Wayne Gretzky, hockey player (b at Brantford, Ont 26 Jan 1961). Gretzky was a hockey prodigy who, with his father's guidance, mastered the skills of the sport on a backyard rink. He played junior hockey for the Sault Ste Marie Greyhounds and in 1978 turned professional with the WHA Indianapolis Racers and the EDMONTON OILERS. At age 17 he was the youngest athlete playing a major league sport in North America. He tied for the scoring lead in Edmonton's first season in the NHL (1979-80), won the HART TROPHY as the league's "most valuable player," won the LADY BYNG TROPHY, and began an assault on scoring records that is likely unprecedented in any sport.
In his second NHL season (1980-81) he scored 164 points, breaking Phil ESPOSITO's single-season record of 152 points and surpassing Bobby ORR's assist record of 102 with 109. The following year he scored 212 points, including 92 goals - shattering Esposito's previous record of 76 goals. Gretzky led the Oilers to 4 STANLEY CUP championships in 5 years before being traded by Oiler owner Peter Pocklington to the Los Angeles Kings in 1988 for cash and players. Though unable to recreate the team success with the Kings that he enjoyed with the Oilers, Gretzky raised the profile of hockey in the US dramatically, and his presence in Los Angeles is widely credited with the league's expansion throughout the US sunbelt in the early 1990s.
In 1991 Gretzky, along with partners comedian John CANDY and Kings owner Bruce McNall, purchased the TORONTO ARGONAUTS, who went on to win the GREY CUP that year. They sold the club in 1993. In 1993 Gretzky resumed play after a long absence owing to a back ailment and led the Kings to the Stanley Cup final, losing to the Montréal Canadiens but personally winning the playoff scoring title. He won his 10th scoring title in 15 NHL seasons in 1993-94 and scored his 802nd goal, breaking Howe's all-time goal scoring record. Financial difficulties with the Kings franchise, as well as Gretzky's own disenchantment with the club's lack of commitment to building a winner, resulted in his being traded during the 1995-96 season to the St Louis Blues. In July 1996 Gretzky changed teams again, this time to join his ex-Oiler teammate Mark MESSIER with the New York Rangers.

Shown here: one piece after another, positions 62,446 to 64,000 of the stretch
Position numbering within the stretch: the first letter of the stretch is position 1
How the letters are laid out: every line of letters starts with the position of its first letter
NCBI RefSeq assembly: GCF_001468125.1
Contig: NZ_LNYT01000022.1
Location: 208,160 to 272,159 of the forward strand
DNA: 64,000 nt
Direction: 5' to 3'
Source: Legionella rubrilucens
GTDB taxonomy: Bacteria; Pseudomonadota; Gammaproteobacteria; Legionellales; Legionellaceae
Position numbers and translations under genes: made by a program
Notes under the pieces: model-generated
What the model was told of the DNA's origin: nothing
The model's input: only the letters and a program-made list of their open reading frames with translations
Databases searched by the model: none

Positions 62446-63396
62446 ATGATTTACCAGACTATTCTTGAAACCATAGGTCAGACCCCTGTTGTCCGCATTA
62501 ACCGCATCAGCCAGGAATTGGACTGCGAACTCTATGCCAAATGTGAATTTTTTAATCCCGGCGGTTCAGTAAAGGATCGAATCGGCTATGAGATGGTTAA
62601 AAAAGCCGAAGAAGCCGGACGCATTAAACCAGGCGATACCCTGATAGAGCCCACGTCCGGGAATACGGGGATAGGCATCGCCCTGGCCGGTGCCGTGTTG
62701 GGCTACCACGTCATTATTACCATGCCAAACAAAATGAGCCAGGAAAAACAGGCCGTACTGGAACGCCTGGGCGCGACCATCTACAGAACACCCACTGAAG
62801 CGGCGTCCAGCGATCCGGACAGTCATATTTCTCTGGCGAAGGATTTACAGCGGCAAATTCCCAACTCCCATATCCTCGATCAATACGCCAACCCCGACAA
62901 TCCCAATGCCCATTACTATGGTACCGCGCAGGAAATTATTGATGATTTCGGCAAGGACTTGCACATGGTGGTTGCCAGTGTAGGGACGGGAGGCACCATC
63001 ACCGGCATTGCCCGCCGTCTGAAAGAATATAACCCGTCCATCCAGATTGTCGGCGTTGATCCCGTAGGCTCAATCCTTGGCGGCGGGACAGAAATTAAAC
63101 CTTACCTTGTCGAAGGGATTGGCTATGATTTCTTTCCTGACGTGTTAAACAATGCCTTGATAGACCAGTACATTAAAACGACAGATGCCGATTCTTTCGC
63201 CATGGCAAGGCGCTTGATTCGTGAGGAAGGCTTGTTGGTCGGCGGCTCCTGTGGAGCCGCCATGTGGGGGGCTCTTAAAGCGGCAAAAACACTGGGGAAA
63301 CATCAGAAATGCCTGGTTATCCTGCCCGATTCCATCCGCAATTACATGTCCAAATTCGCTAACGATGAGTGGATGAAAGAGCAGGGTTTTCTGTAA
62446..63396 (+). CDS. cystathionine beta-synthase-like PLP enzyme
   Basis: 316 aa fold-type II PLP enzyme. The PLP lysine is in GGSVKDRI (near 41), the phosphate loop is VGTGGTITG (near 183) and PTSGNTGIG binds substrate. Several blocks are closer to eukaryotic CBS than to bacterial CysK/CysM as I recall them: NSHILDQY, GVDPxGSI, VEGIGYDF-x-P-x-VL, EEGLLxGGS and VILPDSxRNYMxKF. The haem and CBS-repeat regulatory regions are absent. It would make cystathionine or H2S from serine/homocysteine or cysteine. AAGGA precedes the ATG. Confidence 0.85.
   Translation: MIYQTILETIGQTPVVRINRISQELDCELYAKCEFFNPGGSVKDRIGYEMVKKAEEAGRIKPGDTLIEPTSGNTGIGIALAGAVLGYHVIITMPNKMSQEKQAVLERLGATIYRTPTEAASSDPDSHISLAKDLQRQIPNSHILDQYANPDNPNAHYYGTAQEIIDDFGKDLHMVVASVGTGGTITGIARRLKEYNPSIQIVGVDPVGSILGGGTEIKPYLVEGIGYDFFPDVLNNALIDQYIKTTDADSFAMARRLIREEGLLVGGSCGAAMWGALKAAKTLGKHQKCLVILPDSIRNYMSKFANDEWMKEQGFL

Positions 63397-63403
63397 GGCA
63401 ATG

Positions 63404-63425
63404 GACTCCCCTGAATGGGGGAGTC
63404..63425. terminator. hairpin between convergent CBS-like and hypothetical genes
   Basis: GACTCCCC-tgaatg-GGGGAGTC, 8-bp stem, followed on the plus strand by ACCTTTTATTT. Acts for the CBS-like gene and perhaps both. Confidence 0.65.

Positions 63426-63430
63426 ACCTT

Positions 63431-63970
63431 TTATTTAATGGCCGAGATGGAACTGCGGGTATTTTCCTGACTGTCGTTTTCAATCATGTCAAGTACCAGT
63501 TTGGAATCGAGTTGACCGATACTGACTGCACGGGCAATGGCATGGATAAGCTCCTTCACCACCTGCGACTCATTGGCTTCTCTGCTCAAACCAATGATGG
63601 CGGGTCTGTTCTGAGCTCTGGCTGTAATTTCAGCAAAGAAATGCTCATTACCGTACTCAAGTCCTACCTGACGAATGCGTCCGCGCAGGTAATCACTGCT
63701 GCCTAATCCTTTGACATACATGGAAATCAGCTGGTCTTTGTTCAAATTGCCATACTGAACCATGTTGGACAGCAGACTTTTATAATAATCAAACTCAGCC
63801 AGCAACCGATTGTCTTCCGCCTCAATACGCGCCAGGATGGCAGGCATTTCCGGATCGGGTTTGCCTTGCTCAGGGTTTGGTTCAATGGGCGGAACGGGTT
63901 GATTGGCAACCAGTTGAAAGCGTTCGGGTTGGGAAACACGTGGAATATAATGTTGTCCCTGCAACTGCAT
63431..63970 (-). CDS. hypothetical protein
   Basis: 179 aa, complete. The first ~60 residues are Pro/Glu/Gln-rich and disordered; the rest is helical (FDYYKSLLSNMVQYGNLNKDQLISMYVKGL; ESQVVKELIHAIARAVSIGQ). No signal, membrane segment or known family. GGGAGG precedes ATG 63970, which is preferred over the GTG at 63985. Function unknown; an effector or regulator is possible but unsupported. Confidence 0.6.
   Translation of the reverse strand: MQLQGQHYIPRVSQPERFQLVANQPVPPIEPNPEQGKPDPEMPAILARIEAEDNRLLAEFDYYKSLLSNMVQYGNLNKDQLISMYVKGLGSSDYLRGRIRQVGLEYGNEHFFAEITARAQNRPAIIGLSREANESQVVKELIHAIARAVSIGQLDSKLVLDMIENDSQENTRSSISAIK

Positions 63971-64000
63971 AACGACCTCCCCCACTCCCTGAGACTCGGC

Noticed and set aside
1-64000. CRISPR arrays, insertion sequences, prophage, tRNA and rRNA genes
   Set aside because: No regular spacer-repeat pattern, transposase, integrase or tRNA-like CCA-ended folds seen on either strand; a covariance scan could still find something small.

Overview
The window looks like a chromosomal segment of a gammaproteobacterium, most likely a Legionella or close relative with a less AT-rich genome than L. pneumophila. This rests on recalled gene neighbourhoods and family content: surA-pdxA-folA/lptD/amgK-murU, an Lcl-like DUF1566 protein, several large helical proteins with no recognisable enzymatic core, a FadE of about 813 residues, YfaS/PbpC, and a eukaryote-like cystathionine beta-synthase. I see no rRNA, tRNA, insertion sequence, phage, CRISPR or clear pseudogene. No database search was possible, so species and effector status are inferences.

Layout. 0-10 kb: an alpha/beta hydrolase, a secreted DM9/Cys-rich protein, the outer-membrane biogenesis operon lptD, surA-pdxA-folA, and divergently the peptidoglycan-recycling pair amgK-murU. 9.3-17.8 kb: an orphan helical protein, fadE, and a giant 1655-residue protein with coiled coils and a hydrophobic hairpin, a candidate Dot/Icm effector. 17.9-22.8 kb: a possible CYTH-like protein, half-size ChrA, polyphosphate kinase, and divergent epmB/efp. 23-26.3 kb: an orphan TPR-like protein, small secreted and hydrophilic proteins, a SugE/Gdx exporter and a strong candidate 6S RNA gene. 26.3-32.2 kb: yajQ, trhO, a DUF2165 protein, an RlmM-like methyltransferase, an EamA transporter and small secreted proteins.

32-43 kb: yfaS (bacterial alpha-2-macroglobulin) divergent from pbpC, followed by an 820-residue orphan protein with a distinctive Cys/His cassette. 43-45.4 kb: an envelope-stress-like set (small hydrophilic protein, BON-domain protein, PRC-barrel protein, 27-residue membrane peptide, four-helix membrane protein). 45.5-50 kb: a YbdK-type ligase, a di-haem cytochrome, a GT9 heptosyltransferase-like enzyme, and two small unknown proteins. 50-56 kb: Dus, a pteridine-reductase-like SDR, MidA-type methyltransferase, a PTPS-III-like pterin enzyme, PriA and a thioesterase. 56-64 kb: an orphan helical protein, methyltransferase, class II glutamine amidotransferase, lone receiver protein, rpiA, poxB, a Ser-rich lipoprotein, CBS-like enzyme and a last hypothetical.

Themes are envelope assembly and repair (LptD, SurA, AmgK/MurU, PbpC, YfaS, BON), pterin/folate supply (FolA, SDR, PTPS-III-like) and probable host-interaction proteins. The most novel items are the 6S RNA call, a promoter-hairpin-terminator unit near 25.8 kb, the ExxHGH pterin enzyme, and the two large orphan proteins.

After 3 seasons with the Rangers, Gretzky announced his retirement at the age of 38. Amidst an immense public emotional outpouring he played his last game on 18 April 1999 at Madison Square Garden in New York City. His impact on hockey and the void that he left behind were symbolized by the declaration that no one will ever again wear his number in the NHL. Gretzky's accomplishments are arguably unparalleled in any sport: he won the Hart Trophy (most valuable player) 9 times, the Art Ross Trophy (scoring championship) 10 times, the Lady Byng Trophy 4 times, and the Conn Smythe Trophy (outstanding player in a playoff) twice. He is the all-time leading scorer in the NHL with 2857 points, and the only player to reach 2000 career points, needing only 11 seasons to pass the record that it took Gordie HOWE 23 years to compile. He holds or shares an amazing 61 NHL records, including most goals (894) and most assists (1963). He tallied 382 career points in the playoffs, almost 100 more than any other player. He was the leading scorer in 6 international tournaments, including all 4 CANADA CUP tournaments in which he played. On 23 June 1999, 2 months after he retired, he was selected for induction into the Hockey Hall of Fame. He was only the 10th player for whom the normal 3-year waiting period for induction after retirement had been waived. Other players who have received this special honour include Mario LEMIEUX (1997), Bobby Orr (1979), Jean BÉLIVEAU and Gordie Howe (1972), Henri RICHARD (1961) and Dit Clapper (1947).
Wayne Gretzky's mastery of his sport owed much to his agility, speed and accurate shot, and he was undoubtedly the greatest passer in hockey history. But it was his instinctive grasp of the flow of play - his sense of how opposing players and teammates would react to each situation - that made him such a creative player. His personal charm as well as his scoring feats have endeared him to the North American sporting public. Gretzky continues to be a strong advocate for the game of hockey. He became the managing partner of the Phoenix Coyotes in February 2001 and their head coach in August 2005, and was named Executive Director of Team Canada's Olympic Hockey Team for both the 2002 Olympics at Salt Lake and the 2006 Olympics at Torino. He also embarked on several entrepreneurial ventures following retirement, including his own winery on the Niagara Peninsula called No. 99 Estates Winery and, most recently, a restaurant in Toronto called "Wayne Gretzky's," which features some of his own personal sports memorabilia. Gretzky's prestige and leadership, and his insistence on securing a team that emphasized skill and speed, contributed greatly to Canada's first gold medal in men's hockey since 1952. Gretzky is a member of the ORDER OF CANADA.